zerohedge.com / by Tyler Durden / 12/30/2013 21:34 -0500
One question that keeps popping up, and was addressed to some extent by NAB’s recent report, is whether all the elements of the current Bitcoin are necessary for a viable alternative currency. And, as Citi’s Steve Englander asks (from a libertarian and pragmatic perspective), if they are not, or can be improved on, where does that leave Bitcoin’s first mover advantage?
Via Citi’s Steven Englander,
The libertarian streak in me likes the anonymity of Bitcoin transactions, but there is a rational part of me that asks whether that aspect is essential if I am paying for a latte in Soho. Similarly if the Bitcoin wallet can be made more secure by dropping anonymity, how many transactors will give up transactional security for libertarian principle? Giving up anonymity may make Bitcoin transactions more secure, and I suspect almost all transactors will value security much more than anonymity.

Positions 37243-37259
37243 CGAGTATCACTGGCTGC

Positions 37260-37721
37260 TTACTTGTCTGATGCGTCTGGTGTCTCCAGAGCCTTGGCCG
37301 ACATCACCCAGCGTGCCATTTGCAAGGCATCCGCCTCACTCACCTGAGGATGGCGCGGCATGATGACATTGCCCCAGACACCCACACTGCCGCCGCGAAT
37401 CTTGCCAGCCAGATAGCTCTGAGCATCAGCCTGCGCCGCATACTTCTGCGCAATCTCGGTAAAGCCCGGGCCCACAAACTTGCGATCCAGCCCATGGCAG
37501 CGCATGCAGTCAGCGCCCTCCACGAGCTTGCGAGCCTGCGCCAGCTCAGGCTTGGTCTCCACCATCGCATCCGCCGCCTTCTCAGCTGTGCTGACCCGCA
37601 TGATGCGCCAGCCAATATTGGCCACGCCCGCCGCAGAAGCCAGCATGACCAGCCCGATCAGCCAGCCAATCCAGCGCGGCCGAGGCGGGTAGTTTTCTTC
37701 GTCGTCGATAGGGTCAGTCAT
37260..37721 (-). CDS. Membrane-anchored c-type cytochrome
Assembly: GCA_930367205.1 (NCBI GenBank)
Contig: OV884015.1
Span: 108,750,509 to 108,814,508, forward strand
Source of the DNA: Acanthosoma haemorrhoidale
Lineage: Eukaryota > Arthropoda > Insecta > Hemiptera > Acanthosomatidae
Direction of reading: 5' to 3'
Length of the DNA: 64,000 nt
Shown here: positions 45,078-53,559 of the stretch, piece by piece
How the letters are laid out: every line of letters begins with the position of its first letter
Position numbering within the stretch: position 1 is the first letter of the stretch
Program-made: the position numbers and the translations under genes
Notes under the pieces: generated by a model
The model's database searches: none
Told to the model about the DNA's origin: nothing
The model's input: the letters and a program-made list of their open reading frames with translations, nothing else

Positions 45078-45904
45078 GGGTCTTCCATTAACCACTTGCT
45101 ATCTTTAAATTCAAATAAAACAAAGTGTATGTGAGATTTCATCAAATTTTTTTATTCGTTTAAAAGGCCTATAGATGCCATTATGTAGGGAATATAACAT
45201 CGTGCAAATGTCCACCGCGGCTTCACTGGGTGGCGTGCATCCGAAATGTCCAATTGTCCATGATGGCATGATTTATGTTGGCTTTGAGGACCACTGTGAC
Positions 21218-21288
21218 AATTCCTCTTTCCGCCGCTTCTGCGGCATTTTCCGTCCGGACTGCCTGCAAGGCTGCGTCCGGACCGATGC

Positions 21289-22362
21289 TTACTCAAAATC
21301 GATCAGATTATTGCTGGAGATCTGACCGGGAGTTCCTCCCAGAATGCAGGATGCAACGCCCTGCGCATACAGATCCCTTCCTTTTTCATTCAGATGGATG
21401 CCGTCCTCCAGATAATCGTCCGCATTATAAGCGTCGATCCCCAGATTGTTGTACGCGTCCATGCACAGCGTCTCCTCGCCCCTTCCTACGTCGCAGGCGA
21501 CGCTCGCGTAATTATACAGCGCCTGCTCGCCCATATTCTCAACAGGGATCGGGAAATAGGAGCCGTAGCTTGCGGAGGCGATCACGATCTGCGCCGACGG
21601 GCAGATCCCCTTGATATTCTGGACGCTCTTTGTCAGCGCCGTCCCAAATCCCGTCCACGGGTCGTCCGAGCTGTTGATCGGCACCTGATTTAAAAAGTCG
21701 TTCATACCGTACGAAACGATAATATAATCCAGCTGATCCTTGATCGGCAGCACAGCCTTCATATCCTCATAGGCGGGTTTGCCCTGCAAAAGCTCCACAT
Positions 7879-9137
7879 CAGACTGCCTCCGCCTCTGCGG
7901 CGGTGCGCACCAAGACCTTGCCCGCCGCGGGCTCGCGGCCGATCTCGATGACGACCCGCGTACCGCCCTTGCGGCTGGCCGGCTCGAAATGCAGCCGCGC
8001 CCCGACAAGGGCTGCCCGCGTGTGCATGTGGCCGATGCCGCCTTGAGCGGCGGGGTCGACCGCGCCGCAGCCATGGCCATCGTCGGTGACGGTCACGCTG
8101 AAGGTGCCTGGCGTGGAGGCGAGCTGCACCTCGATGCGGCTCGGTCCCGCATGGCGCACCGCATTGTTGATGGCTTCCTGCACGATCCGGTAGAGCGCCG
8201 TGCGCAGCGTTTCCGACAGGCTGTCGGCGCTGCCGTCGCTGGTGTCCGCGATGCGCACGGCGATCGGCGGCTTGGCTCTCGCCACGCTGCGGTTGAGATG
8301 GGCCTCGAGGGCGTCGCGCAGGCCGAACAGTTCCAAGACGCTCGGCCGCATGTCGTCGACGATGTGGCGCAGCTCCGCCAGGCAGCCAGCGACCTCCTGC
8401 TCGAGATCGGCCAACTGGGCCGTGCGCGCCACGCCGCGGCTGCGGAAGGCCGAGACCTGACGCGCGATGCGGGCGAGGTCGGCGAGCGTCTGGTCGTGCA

Going further, Bitcoin’s decentralized nodes are not needed, if there was less concern about keeping Bitcoin outside the current payments/fiat currency system. The nodes allow transactions to be validated by the Bitcoin community, but you can have efficient transactions without the particular validation system used by Bitcoin. The secure ledger of transactions can be centralized rather than decentralized. Bitcoin’s particular approach may be attractive for those who really want to operate outside the current financial system. There may be both legitimate and illegitimate reasons for this, but the vast majority of transactions do not have this need.
Going even further, if Bitcoin or an alternative currency embraced the financial regulatory system to make it more secure, how much payments efficiency is lost? You can still have secure, instantaneous transactions but inside the financial system there may be more security against fraud and more recourse if your Bitcoins are contained in your PC which gets hit by a meteor.